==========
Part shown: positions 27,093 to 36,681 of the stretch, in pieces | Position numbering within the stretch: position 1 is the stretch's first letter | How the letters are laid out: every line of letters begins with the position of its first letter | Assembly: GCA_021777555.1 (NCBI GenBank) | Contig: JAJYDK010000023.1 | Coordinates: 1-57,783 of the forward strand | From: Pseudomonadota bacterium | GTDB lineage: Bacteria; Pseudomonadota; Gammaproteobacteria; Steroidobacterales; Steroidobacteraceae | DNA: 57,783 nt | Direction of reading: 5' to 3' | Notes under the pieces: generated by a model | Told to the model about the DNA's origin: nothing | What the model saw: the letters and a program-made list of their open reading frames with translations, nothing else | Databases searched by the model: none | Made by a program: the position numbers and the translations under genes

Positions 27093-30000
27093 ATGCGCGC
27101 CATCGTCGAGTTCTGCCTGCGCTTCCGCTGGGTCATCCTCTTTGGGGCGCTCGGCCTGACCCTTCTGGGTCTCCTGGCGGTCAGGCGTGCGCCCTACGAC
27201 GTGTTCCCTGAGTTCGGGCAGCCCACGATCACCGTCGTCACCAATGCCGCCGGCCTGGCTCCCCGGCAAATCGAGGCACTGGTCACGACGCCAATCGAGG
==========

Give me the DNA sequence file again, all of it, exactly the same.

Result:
Part shown: positions 27,093 to 36,681 of the stretch, in pieces | Position numbering within the stretch: position 1 is the stretch's first letter | How the letters are laid out: every line of letters begins with the position of its first letter | Assembly: GCA_021777555.1 (NCBI GenBank) | Contig: JAJYDK010000023.1 | Coordinates: 1-57,783 of the forward strand | From: Pseudomonadota bacterium | GTDB lineage: Bacteria; Pseudomonadota; Gammaproteobacteria; Steroidobacterales; Steroidobacteraceae | DNA: 57,783 nt | Direction of reading: 5' to 3' | Notes under the pieces: generated by a model | Told to the model about the DNA's origin: nothing | What the model saw: the letters and a program-made list of their open reading frames with translations, nothing else | Databases searched by the model: none | Made by a program: the position numbers and the translations under genes

Positions 27093-30000
27093 ATGCGCGC
27101 CATCGTCGAGTTCTGCCTGCGCTTCCGCTGGGTCATCCTCTTTGGGGCGCTCGGCCTGACCCTTCTGGGTCTCCTGGCGGTCAGGCGTGCGCCCTACGAC
27201 GTGTTCCCTGAGTTCGGGCAGCCCACGATCACCGTCGTCACCAATGCCGCCGGCCTGGCTCCCCGGCAAATCGAGGCACTGGTCACGACGCCAATCGAGG